In 2017, Guatemala’s per capita gross national income was roughly $4,060—a figure that’s significantly lower in these rural areas, where there’s a 79 percent poverty rate among indigenous populations and eight out of 10 children suffer from malnutrition, according to UNICEF.
Moises Cardona, a community leader in El Carrizal, an unauthorized settlement inside a protected area on Guatemala's porous border with Belize, says this explains why getting involved in lucrative illegal logging is appealing to some people. Since the peak of the rosewood boom, El Carrizal and neighboring villages have gained a reputation for rosewood smuggling—and for their opposition to the Guatemalan state.
In Cardona’s opinion, it’s unfair that the environmental impact of tree-cutting without the proper permits by poor, powerless Guatemalans is considered illegal—but not the "African palm and all those humongous ranches that destroy everything.” Cardona was referring in part to Guatemala’s Oil Palm Program, launched in 2009, to convert “unused" peasant lands—often within protected areas’ multiple use zones where some industry is allowed—into oil palm plantations. These businesses employ indigenous subsistence farmers as seasonal contract workers, and their environmental effects—water shortages, deforestation, and soil degradation—are well-documented.
CONAP’s Beltetón says “it’s terrible that [rosewood] is distributed in the poorest areas of Guatemala, and that that's where the trafficker goes, taking advantage of the poverty and ignorance of people who don't have other options.” He adds, “of course, the government also bears some responsibility”—for not providing state services and active law enforcement in the most contested and conflict-ridden areas, such as the Chiquibul Mayan Mountains Protected Area, where El Carrizal is located.
On the evening of July 1, 2018, acting on an anonymous tip about the illegal transport of rosewood, three environmental police agents made the two-and-a-half hour drive from their post in La Libertad, Petén, to El Barillal, an unincorporated village neighboring El Carrizal.
As they approached their destination, instead of encountering the suspect, they found themselves surrounded by at least 45 men, some armed, according to the report the police filed the next day. The report says the men prevented their vehicle from passing, threatened them, questioned them about their presence, detained them for over an hour, and fired their weapons, although no one was injured. In the end, the three policemen broke the standoff by returning to La Libertad empty-handed.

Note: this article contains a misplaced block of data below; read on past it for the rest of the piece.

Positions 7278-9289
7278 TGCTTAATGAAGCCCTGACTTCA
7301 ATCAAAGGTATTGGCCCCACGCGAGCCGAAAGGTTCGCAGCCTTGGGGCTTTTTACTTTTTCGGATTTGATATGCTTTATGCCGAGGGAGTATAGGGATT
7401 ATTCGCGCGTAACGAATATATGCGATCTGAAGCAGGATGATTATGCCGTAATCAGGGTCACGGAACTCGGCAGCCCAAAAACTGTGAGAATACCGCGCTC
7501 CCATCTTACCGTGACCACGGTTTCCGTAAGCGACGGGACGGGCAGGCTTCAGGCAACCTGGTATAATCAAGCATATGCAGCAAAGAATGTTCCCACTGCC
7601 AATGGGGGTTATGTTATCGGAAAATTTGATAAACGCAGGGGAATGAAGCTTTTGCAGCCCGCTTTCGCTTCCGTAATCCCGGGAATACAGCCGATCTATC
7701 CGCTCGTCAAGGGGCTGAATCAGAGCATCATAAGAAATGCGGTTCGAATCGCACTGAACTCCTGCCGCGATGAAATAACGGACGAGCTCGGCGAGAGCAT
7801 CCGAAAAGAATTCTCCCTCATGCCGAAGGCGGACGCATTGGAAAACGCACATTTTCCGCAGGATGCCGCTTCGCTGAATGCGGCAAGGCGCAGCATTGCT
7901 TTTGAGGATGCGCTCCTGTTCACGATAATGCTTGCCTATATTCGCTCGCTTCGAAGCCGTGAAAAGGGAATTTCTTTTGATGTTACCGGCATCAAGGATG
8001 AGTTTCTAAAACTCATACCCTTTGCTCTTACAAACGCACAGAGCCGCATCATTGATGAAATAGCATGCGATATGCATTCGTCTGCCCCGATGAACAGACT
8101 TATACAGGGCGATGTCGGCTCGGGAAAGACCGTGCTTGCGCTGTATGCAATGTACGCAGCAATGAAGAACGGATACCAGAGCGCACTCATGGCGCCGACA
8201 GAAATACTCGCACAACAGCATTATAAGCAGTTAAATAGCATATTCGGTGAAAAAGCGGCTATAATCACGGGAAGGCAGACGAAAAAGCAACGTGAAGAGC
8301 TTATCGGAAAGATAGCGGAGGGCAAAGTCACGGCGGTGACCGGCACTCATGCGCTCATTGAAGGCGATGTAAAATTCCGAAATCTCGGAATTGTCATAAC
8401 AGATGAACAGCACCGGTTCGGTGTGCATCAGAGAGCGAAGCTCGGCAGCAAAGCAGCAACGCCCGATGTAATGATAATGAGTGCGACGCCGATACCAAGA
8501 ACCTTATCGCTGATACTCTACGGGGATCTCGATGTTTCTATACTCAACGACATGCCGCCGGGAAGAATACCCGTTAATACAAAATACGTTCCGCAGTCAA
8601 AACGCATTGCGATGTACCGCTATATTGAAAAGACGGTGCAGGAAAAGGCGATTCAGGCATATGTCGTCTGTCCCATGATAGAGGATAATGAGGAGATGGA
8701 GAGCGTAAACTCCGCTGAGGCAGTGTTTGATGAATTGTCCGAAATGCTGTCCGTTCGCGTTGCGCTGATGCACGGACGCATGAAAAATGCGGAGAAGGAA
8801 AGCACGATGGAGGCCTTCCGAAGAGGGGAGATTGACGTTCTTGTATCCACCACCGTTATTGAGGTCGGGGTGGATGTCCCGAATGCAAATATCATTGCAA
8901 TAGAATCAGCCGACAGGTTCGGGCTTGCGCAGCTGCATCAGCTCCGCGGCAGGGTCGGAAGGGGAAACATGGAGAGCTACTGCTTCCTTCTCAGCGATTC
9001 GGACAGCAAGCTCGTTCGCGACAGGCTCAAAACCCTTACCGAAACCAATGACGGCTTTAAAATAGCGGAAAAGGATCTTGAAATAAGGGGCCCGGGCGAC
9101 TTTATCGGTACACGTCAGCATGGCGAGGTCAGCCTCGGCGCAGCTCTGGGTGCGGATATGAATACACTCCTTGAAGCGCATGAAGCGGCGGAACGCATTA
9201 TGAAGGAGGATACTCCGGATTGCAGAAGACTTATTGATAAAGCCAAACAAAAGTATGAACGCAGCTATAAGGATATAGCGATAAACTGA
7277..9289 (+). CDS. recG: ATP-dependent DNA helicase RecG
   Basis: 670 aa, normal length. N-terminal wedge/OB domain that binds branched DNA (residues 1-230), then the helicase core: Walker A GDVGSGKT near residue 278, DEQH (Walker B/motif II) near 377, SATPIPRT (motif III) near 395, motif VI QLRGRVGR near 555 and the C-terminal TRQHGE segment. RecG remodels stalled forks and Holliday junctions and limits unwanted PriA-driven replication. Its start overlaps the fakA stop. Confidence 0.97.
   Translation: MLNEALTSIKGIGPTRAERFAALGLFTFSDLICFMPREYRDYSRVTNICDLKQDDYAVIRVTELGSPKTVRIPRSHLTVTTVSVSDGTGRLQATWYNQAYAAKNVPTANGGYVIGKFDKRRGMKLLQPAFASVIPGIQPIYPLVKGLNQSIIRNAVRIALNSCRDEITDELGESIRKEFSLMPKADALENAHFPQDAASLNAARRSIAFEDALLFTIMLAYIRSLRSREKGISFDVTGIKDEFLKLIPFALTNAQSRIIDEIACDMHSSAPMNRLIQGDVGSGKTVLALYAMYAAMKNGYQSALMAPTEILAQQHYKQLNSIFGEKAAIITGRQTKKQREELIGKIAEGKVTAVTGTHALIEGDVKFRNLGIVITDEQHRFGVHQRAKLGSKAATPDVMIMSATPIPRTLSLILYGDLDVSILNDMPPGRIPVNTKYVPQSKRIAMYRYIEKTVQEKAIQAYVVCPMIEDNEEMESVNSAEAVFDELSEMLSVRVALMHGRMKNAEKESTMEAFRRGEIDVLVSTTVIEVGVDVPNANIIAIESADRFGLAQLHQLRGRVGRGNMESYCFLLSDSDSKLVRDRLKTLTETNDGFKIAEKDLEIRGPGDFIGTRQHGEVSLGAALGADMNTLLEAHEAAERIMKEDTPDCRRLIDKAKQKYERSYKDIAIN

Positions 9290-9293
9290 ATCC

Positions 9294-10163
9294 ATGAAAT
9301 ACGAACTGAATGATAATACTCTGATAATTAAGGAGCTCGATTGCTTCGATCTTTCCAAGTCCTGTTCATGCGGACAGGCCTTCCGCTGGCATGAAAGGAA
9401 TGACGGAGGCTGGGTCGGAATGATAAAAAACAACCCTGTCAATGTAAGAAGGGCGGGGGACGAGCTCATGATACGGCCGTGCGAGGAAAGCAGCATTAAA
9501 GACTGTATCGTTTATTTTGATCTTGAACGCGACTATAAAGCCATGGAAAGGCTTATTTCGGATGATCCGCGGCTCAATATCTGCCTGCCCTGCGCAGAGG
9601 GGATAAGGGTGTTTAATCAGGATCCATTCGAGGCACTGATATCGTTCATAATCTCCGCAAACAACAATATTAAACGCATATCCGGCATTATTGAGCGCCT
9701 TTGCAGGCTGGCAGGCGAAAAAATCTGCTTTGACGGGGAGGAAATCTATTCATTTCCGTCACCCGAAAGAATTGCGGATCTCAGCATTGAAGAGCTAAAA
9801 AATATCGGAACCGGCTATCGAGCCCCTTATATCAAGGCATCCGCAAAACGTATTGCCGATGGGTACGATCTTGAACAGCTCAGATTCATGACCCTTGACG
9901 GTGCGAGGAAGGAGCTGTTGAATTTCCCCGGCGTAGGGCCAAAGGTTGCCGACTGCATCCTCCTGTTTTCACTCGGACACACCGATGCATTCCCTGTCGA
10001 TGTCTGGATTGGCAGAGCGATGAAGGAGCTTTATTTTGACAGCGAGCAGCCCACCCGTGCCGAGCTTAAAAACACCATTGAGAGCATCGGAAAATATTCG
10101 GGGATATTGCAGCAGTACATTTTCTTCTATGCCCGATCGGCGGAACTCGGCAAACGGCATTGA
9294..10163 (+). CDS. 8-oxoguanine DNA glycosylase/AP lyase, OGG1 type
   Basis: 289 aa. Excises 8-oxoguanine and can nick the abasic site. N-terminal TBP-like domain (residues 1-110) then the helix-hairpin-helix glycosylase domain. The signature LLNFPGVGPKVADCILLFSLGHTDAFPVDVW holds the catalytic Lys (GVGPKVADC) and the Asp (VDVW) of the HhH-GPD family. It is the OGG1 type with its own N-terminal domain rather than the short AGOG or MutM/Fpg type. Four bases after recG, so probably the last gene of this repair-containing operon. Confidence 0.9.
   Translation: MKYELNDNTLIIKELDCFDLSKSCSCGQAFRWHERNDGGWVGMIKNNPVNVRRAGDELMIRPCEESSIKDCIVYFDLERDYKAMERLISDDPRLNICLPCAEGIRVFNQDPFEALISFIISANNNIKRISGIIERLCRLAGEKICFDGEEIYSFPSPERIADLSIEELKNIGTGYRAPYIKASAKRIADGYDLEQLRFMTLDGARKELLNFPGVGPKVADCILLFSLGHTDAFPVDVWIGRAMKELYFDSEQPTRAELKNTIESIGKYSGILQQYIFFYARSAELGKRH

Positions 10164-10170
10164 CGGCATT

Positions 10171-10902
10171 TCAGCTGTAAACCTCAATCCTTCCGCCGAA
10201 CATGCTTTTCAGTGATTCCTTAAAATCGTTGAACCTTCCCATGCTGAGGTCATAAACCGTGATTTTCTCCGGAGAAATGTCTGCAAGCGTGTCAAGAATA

In the nine months since, the environmental police have not returned to El Barillal.
Disrupting the illegal trade
Most countries, including China, have no laws against importing illegally sourced timber—and thus have no legal framework giving port officials authority to turn back shipments. But CITES uplisting of rosewood in 2016 changed that.
Last year, Aura Marina López Cifuentes, Guatemala’s public prosecutor for environmental crimes, ordered the return from China of four shipping containers marked as rubber, recycling, and packing materials. She says her team had noticed certain “anomalies” with the paperwork, including that it had been signed by a known rosewood smuggler and that containers carrying the listed products were far heavier than they should have been.
"We prayed that it was rosewood, and when we opened it, it was,” López recalls.
That confiscated wood is now in CONAP’s custody in an open-air warehouse in Izabal, and cases against the traffickers are making their way through the courts. The storage facility, which resembles an abandoned lumberyard, holds about 350,000 cubic feet of confiscated timber, as well as tractor trailers, pickup trucks, and even a lone speedboat, balanced precariously on a pile of flitches. According to warehouse guards, 70 percent of the timber is rosewood.
Fighting forest crime in Guatemala is divided among a number of state agencies and civil society organizations. The National Institute of Forestry is responsible for overall forest management, but CONAP takes the lead when it comes to safeguarding the country’s protected areas and species.
In administering the protected areas, CONAP employs local staff, including rangers who conduct regular patrols, liaise with communities, and scout for illegal activity. The agency approves rosewood export permits, oversees local forest management plans in protected areas, and is responsible for identifying and inspecting forest products at ports and in law enforcement operations.